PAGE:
Five Things to Know: The "Loving" Movie Is Getting Some Early Oscar Buzz 

click to enlarge Joel Edgerton and Ruth Negga as Richard and Mildred Loving.

Cannes Film Festival

Joel Edgerton and Ruth Negga as Richard and Mildred Loving.

In 1964, a lawsuit involving Virginia couple Richard and Mildred Loving helped to overturn the state's ban on interracial marriage and eventually led to the Supreme Court's defining marriage as a human right. In the decades that followed, their struggle was recognized as a pivotal moment in the civil rights movement and now, more than 50 years later, a new biopic from "Midnight Special" director Jeff Nichols is helping to tell their story. The film debuted at the Cannes Film Festival this week to high praise from international press. Here are five things you need to know:

1. Early praise for the film is leading many critics to talk about its Oscar potential. The New York Times has a good roundup of what's being said about the importance of the film.

2. But director Jeff Nichols says that part of his intentions with the film are to explore the human beings behind the famous court case. In an interview with Deadline he says:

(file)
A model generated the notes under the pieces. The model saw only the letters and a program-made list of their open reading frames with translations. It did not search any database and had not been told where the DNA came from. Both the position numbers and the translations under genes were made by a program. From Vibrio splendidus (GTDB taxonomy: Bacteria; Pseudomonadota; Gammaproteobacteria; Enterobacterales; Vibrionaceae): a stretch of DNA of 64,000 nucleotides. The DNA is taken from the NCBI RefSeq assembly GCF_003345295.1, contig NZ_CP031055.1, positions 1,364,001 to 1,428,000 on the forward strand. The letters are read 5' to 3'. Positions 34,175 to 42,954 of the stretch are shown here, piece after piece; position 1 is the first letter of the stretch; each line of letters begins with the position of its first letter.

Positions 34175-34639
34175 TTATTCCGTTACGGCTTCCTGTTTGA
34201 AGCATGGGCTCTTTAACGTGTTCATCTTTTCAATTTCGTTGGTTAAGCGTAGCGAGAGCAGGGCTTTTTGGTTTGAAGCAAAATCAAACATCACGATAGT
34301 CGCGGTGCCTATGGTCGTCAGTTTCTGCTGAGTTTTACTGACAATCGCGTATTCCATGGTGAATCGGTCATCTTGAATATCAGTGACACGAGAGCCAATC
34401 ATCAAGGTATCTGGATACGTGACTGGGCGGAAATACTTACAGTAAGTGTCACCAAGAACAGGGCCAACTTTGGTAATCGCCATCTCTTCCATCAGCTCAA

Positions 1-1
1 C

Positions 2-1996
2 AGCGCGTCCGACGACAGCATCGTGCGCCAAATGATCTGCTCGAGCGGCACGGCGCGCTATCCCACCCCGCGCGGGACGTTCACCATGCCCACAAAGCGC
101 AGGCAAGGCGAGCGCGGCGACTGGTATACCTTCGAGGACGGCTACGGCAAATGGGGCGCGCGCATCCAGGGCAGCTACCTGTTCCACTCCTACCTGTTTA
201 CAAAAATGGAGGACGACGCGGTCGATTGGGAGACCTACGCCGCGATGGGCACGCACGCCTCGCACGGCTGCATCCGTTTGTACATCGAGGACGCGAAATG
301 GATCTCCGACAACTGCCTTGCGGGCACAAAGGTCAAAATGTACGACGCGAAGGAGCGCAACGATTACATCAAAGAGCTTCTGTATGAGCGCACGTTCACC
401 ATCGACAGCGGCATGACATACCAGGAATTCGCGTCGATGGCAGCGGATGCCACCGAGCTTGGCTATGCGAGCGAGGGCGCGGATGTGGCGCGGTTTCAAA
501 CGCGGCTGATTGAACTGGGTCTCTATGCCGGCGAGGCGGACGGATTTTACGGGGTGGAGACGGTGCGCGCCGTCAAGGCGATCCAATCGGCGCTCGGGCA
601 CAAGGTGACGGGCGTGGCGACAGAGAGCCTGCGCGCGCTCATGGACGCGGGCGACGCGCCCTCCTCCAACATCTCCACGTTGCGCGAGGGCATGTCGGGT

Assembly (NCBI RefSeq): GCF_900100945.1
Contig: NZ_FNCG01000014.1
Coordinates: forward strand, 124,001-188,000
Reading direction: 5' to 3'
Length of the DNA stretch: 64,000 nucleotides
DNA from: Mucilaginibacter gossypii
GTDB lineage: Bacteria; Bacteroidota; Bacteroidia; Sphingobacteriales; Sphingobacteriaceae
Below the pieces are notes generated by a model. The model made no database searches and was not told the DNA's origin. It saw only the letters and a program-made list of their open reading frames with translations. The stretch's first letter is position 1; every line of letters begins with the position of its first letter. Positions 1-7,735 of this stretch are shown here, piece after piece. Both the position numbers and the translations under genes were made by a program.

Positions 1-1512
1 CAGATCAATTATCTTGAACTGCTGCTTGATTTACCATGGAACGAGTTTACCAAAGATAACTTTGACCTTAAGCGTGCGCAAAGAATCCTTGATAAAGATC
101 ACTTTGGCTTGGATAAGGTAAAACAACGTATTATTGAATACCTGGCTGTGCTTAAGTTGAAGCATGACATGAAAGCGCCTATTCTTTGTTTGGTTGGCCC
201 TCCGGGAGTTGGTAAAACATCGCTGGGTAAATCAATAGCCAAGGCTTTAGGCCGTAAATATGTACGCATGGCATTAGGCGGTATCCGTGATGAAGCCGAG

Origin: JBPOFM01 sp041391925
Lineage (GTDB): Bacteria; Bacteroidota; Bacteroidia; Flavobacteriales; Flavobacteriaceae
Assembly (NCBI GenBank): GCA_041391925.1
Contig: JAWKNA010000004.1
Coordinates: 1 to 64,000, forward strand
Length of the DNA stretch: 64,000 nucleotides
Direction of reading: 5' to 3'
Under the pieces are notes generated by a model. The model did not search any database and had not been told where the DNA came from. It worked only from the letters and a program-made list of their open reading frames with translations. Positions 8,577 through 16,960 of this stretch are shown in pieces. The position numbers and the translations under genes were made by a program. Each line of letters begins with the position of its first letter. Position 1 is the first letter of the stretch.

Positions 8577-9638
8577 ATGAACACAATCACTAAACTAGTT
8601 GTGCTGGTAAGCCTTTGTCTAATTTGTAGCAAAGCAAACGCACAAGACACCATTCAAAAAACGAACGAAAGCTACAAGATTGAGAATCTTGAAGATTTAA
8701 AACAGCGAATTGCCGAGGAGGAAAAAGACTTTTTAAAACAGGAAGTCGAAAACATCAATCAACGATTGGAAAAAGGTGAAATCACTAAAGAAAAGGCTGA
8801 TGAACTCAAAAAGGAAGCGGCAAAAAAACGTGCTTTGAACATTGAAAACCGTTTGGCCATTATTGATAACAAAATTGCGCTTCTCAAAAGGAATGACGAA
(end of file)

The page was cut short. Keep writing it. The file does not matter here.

"I think when you’re talking about marriage equality and race, people very quickly start to get into their political corners, their ideology comes to the forefront and they get into this platform argument that they’re used to making, which really doesn’t have anything to do with the day-to-day basics of what is being talked about. The Lovings are the day-to-day. They’re the ones that are getting up for breakfast, and going to bed at night, and trying to stay together. When you look at the two of them, it’s not a debate any longer. How could you possibly debate against that relationship?"

Read more here.

3. This is not the Lovings' first time on the screen. In 2012, an HBO documentary won high praise from critics and, as The New York Times notes, was part of the inspiration for this newest film. There was also a 1996 TV movie called "Mr. and Mrs. Loving" starring Timothy Hutton.

4. The Lovings' story doesn't necessarily have a happy ending. As Style Weekly explored in a 2004 cover story, the landmark court case put the private couple in the public eye in a way that produced ramifications beyond what they expected.

5. Want to see more about the "Loving" movie? Check out more photos and articles over at the film's IMDB page, as well as a teaser clip below:


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